Exhibit planning team members traveled to view exhibitions and meet with staff at natural history museums and other free-choice learning environments around the country. Most of this travel preceded schematic design. Two trips remain to further investigate issues that arose as part of the design process, (e.g., bilingual labeling at the Arizona-Sonora Desert Museum), and to talk with other exhibit teams further along in the design process of similar exhibits (e.g., Fort Worth Museum of Science and History, Texas Dinosaurs: How Do We Know?).
This study enabled the team to reflect on existing exhibitions and the experience of staff at other museums. Lessons learned fell into three primary categories:
- Exhibit design, paying particular attention to traffic flow, accessibility, and new technology
- Content delivery, analyzing which strategies were most effective for different types of information
- Operations, especially exhibit maintenance and the definition of roles with subcontractors.
Findings shaped the team exhibit philosophy and have been integrated into the design of Fossil Mysteries. Museum staff viewed the following paleontology exhibits with NSF funds, matching funds, or at personal expense. Whenever possible, team members interviewed staff, reviewed visitor research documents, and collected associated educational materials.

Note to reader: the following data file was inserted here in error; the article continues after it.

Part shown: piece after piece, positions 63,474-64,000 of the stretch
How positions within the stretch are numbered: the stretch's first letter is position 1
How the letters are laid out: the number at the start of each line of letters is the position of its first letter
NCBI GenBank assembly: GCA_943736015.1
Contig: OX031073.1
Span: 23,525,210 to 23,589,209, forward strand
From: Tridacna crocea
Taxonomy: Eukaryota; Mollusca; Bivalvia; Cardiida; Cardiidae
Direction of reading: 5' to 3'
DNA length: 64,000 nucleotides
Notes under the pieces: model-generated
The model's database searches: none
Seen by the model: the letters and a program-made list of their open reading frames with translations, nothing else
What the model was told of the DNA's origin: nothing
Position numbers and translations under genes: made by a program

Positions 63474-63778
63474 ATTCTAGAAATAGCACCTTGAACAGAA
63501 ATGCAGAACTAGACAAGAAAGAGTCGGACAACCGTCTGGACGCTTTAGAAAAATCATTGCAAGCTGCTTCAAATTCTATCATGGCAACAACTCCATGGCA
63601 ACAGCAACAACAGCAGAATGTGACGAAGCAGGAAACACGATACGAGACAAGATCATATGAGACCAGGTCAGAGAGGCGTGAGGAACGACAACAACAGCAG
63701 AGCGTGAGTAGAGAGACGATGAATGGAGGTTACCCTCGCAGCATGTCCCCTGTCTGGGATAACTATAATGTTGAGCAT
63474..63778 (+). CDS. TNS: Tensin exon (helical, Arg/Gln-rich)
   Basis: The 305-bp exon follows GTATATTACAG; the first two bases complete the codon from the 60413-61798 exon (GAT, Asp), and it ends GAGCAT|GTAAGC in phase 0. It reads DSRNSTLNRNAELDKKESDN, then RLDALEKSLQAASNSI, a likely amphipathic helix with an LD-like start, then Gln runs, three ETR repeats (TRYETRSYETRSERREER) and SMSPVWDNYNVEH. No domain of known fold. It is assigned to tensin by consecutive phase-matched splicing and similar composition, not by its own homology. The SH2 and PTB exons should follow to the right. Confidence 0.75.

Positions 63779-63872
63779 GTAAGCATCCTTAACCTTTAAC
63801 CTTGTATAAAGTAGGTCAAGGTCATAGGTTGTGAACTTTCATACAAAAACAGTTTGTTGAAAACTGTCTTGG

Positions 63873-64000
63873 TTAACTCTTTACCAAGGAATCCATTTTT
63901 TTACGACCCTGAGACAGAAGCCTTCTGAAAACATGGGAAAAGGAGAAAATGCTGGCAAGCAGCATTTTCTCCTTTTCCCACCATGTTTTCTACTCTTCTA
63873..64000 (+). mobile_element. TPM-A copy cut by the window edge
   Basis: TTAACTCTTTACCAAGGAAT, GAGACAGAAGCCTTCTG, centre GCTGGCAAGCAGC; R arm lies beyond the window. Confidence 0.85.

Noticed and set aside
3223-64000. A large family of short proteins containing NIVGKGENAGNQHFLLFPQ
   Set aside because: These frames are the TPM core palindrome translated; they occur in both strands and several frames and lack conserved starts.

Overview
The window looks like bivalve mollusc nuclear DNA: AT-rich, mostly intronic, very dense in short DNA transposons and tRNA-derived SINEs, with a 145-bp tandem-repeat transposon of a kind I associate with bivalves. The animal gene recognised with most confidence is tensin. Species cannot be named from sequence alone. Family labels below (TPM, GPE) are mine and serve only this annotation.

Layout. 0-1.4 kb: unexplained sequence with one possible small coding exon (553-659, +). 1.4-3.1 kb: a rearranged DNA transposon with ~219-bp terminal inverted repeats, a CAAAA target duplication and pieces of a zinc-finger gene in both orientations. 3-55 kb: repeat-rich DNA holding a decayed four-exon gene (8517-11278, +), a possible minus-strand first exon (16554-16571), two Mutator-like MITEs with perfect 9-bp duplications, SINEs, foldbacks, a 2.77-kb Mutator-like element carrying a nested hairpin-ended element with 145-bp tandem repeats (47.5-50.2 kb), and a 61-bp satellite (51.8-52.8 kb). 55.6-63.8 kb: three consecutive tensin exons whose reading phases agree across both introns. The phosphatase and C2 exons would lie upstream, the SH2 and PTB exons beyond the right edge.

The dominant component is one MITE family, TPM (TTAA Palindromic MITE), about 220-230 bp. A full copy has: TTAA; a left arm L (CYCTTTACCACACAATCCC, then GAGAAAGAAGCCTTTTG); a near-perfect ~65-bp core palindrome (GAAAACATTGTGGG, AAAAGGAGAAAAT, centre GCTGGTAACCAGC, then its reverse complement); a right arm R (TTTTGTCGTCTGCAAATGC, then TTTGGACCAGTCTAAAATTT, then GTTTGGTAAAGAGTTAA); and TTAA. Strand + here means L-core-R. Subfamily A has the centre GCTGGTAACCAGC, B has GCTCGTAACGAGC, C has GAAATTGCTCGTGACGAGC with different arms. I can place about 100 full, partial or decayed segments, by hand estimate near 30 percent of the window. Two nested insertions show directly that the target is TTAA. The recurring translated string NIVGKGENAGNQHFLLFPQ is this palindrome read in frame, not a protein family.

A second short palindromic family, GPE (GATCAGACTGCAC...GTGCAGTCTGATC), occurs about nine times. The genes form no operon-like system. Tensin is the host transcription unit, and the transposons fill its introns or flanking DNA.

- Integrate all aspects of the exhibit, lighting, air handling, electrical needs so there are no visual distractions, e.g. the dinosaur halls at the American Museum of Natural History put all the air handling equipment under the floor, leaving the ceiling open and the historic beauty of the architecture uncluttered.
- Use every opportunity to augment the visitor experience, e.g. pressed leaves incorporated into light panels at the Bronx Zoo Congo Gorilla Forest.
- Use the architectural space to create an environment and augment the exhibit message, e.g. the Bronx Zoo carefully controls views into their animal enclosures to maximize the perception of depth and the natural setting.
In some exhibits, lighting appeared to be an afterthought rather than incorporated in the overall design.